Zanes brings some serious cred to his writing: A member of the Del Fuegos who has shared the stage with Springsteen, he’s served as a vice president at the Rock & Roll Hall of Fame, consulted on the Oscar-winning documentary 20 Feet from Stardom, wrote Petty: The Biography, and served as executive director of Steven Van Zandt’s Rock and Roll Forever Foundation … for starters. He’s not another fan speculating about what might have been happening at the time of Nebraska’s creation – he’s been there, done that, and knows what the hell he’s writing about.

“The truth is, I wrote this book twice,” Zanes said. “There’s a version two times the length of the one that was published. So there’s a lot that got set aside. But writing books is a little like making records: record thirty songs, release twelve. When you record only twelve songs and release all of them, you’re probably not putting out your best record. In this case, the longer version of the book wasn’t the one to publish.

“But, that said, I needed to write every word of that first manuscript,” Zanes continued, “even if so much of it will never have an audience. I was finding my way. Nebraska is lean, has economy and a gut punch, emotion and some bursts of violence. The music itself provided a kind of model for me, as is often the case with books about music.”

Bruce Springsteen Nebraska, Columbia Records 1982

And as is the case with the very best books about music, you may come away from Deliver Me from Nowhere having your understanding of the album (arguably the most consequential in the Springsteen canon) and of how Springsteen crafts the magic trick of his musical persona (pay attention to the Hank Mizell “Jungle Rock” references) significantly changed.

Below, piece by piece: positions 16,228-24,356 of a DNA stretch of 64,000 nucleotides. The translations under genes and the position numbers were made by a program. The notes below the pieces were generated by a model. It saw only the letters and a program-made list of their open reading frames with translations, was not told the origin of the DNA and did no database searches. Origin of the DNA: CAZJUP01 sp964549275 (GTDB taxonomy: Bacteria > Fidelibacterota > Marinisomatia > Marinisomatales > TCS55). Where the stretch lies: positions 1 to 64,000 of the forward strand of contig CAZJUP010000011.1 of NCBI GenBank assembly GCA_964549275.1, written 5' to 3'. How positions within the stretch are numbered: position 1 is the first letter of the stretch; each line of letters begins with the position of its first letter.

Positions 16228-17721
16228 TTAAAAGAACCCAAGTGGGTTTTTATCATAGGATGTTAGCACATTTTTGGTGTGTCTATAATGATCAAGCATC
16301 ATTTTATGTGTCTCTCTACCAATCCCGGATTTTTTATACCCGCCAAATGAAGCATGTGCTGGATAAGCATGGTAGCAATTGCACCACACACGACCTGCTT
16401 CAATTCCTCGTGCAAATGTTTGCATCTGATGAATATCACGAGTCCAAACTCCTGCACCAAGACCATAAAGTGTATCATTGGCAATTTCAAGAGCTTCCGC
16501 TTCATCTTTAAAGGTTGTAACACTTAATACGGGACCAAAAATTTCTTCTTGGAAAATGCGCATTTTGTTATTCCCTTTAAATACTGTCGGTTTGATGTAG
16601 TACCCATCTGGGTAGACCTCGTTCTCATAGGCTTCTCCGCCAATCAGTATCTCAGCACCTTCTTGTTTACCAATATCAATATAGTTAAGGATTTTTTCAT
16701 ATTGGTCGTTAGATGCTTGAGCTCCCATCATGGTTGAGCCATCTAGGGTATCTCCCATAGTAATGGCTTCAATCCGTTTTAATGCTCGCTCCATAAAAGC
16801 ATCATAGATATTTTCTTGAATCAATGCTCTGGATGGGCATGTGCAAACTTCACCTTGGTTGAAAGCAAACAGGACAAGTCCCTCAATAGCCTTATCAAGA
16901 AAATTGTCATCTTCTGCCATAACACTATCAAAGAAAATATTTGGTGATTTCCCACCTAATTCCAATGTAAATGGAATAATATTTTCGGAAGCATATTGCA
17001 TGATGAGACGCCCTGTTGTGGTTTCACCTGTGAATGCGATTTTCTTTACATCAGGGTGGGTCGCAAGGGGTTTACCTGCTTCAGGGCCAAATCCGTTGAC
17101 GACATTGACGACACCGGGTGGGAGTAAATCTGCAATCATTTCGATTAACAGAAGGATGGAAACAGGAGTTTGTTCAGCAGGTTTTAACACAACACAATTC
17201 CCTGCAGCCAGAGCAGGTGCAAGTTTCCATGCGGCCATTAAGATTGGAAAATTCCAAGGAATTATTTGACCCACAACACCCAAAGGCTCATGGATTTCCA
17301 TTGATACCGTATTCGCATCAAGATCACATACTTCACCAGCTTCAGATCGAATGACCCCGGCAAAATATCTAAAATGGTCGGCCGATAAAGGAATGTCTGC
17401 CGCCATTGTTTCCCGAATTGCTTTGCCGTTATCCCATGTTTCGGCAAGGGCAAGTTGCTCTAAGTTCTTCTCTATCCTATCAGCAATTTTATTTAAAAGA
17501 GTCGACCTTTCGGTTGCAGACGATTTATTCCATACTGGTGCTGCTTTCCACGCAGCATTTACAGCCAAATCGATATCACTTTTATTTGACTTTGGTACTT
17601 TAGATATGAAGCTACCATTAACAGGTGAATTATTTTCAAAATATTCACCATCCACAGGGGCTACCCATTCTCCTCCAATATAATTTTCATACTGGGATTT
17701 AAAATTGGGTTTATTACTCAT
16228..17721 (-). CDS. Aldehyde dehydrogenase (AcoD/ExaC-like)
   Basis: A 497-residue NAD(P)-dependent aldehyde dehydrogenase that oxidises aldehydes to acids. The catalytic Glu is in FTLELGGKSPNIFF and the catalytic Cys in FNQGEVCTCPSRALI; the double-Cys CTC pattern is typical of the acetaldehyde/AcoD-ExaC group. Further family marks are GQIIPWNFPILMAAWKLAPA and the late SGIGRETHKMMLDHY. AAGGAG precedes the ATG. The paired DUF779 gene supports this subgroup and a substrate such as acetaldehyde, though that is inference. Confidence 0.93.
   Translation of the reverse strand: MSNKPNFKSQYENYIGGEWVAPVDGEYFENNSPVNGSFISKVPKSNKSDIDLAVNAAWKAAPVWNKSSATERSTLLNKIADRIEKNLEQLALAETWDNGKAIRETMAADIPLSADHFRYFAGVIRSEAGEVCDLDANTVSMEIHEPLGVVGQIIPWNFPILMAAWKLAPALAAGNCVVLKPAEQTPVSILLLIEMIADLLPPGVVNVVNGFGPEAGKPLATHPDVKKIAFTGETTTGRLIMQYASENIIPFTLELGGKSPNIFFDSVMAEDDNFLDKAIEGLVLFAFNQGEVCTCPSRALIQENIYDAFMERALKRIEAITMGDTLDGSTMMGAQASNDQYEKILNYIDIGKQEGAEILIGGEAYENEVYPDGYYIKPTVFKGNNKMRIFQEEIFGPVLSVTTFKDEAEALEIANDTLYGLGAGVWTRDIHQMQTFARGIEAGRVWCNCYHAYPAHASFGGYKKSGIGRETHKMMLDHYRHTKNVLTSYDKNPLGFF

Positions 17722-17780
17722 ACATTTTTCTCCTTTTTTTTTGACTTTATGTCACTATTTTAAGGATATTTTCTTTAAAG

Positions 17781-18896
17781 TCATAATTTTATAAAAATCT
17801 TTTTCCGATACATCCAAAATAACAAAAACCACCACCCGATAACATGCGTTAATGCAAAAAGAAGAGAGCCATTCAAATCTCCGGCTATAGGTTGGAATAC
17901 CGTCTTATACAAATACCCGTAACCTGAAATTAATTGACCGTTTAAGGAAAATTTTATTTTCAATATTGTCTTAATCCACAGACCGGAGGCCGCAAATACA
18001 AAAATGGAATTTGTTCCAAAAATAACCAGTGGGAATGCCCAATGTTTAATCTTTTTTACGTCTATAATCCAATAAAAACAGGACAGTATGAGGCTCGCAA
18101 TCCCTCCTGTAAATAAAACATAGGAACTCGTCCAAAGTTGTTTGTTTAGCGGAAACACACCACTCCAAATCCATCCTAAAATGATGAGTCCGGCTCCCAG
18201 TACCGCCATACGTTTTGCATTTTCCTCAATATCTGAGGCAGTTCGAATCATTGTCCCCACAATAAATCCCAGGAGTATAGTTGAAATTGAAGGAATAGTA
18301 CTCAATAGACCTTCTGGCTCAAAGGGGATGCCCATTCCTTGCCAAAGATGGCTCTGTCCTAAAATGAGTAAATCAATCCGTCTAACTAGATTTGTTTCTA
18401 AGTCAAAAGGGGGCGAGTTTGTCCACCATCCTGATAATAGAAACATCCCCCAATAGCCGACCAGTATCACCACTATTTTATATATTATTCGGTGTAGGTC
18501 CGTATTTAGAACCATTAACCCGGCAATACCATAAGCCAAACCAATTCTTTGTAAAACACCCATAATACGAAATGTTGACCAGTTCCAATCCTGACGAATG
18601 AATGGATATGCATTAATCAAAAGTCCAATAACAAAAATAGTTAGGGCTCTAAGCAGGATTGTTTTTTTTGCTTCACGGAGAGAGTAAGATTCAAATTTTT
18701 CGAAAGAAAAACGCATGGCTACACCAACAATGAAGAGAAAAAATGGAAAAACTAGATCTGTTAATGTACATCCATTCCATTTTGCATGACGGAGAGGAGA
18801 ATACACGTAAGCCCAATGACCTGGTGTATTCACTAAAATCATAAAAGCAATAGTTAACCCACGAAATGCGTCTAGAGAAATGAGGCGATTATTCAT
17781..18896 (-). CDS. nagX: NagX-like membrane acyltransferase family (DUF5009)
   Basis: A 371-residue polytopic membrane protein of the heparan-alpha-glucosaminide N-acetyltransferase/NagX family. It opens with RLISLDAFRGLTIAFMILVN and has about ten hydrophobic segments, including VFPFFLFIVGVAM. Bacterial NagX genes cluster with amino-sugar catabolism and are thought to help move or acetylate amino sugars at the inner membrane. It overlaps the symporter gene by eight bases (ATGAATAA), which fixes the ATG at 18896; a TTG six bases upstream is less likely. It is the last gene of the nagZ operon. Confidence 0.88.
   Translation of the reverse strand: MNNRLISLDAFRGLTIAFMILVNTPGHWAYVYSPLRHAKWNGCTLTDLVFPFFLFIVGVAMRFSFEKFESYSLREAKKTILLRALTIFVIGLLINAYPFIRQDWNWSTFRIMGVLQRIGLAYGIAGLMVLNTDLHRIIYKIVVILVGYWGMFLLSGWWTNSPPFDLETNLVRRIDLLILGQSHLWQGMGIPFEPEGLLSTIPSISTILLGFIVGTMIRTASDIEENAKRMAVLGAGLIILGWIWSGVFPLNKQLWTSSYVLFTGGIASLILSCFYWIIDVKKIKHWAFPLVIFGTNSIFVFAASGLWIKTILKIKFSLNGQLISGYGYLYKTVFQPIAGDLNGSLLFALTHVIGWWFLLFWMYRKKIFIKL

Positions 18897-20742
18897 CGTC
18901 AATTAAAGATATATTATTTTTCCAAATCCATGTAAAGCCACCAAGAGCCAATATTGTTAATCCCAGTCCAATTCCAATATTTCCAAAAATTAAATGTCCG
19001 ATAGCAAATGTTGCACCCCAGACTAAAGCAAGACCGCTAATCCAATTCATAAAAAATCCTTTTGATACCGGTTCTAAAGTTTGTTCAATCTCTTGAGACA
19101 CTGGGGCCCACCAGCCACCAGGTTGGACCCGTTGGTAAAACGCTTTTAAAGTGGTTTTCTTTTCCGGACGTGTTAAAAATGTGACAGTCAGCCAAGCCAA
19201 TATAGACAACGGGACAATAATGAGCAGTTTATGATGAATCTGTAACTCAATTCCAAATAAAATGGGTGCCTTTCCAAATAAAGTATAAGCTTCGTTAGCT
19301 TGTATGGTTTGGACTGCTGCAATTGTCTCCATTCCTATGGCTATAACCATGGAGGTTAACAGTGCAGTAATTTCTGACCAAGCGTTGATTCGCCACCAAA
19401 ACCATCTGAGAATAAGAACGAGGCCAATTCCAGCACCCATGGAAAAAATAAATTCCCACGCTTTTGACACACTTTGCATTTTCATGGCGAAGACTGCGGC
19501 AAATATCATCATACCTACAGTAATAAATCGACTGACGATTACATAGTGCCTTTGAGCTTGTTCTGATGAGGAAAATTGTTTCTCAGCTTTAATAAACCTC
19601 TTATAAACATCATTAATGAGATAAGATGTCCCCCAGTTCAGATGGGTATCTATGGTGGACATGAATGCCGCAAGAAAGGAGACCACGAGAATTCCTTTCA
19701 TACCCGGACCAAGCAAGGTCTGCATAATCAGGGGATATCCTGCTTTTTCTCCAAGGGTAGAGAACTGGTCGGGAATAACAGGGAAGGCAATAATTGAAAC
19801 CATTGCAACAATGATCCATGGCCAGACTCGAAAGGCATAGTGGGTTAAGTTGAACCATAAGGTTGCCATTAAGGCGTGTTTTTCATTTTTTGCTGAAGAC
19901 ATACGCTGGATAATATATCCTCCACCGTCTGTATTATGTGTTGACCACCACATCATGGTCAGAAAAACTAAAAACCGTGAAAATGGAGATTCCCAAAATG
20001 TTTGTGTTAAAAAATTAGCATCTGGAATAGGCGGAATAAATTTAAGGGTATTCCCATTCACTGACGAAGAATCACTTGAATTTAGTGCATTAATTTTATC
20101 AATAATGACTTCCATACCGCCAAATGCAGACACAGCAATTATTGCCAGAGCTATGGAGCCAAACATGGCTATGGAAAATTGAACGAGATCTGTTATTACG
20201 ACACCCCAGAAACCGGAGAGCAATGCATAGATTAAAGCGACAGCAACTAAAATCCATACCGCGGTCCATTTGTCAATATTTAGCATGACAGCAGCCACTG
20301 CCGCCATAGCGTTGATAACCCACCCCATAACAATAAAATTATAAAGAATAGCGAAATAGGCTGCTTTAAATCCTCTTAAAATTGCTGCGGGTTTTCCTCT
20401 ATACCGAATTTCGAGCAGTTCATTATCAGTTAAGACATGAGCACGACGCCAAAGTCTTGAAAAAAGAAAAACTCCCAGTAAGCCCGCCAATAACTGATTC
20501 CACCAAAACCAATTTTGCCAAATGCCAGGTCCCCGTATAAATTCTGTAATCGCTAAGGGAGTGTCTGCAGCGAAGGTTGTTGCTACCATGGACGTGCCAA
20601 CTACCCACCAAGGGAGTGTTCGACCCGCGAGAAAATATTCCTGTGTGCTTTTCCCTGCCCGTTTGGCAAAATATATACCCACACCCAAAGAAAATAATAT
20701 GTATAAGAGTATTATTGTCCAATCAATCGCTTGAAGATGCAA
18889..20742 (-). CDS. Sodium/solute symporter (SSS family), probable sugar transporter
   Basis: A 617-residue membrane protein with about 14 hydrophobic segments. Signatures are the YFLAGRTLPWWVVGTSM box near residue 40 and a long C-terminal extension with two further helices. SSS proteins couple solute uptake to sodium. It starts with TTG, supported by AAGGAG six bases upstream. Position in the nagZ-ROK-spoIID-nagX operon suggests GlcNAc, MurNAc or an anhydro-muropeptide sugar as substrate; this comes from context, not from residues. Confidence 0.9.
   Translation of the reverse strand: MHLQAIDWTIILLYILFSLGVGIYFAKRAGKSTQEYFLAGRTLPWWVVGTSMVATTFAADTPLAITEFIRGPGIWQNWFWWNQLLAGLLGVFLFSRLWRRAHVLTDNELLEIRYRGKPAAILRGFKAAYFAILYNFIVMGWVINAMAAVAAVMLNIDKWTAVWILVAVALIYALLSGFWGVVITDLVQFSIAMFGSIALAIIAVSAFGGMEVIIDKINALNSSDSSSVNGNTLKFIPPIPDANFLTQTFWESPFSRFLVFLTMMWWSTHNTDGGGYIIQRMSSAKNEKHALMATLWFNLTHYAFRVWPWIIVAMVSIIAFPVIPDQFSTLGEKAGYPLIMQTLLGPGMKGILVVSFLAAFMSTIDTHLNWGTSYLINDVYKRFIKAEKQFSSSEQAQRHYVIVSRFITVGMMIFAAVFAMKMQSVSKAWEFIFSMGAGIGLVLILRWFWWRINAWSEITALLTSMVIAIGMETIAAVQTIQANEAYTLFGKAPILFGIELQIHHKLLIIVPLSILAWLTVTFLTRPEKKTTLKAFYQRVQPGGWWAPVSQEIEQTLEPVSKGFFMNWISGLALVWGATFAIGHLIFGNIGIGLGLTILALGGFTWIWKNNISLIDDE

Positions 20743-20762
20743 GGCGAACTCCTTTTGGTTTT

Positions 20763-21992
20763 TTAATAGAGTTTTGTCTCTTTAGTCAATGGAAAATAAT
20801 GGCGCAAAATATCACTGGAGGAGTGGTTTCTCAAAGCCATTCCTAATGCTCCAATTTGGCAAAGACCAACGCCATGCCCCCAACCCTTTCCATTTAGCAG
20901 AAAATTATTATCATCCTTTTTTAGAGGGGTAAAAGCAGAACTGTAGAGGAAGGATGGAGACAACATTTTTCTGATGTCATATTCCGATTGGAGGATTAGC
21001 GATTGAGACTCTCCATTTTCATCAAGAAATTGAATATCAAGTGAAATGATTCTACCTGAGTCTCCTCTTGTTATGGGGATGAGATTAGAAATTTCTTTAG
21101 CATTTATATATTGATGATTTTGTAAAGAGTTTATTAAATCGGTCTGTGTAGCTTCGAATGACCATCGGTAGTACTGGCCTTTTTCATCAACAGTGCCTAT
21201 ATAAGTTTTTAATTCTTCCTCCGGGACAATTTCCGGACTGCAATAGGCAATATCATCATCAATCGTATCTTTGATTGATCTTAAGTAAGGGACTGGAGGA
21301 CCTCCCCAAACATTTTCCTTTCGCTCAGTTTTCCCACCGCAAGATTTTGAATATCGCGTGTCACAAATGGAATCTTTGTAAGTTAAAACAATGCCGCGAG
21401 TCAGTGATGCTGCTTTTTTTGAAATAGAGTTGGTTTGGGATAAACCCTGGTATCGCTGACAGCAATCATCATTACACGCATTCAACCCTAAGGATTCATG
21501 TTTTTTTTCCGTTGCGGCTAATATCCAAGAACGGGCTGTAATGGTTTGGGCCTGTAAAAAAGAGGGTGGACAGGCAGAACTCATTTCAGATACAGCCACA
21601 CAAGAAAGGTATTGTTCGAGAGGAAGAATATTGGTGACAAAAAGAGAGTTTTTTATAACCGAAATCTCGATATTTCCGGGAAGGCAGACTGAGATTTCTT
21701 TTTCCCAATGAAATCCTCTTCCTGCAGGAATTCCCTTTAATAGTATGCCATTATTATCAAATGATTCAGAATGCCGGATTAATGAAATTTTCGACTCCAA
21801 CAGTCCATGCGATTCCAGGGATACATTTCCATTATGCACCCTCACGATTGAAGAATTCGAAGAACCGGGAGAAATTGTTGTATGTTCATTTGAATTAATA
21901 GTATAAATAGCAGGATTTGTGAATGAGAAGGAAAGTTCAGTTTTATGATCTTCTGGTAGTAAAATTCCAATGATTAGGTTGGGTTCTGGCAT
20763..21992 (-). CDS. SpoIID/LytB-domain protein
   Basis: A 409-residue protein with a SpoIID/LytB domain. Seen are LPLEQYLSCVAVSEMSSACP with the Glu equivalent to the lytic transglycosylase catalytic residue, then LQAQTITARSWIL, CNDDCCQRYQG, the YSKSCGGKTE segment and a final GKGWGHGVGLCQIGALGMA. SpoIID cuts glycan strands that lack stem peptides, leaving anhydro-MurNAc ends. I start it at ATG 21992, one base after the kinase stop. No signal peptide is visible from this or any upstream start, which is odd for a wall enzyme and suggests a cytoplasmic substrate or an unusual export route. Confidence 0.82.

“I came to respect Nebraska and Bruce Springsteen to an even greater degree,” Zanes told me when I asked him how his views of the album were affected as the result of doing this book. “I went away wishing that every artist I love would make their Nebraskas. I want to get in the room, see them working, see the struggle, the self-doubt, the uncertainty.

“Final products often erase all of that,” Zanes added, “but we know the process of art is messy, wayward, even despairing at times. Nebraska exposes so much of that. I don’t think every recording should do that, but it’s moving to have this example. We make excuses for NOT making art. Nebraska leaves us less room for such excuses. It tells us to stop trying to make it perfect and get on with making it.”




Craig Peters

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Craig Peters

Craig Peters has been writing about music, pro wrestling, pop culture and lots of other things since the Jimmy Carter administration. He shook Bruce Springsteen’s hand in 2013, once had Belinda Carlisle record the outgoing message on his answering machine, and wishes he hadn’t been so ignorant about the blues when he interviewed Stevie Ray Vaughan in 1983.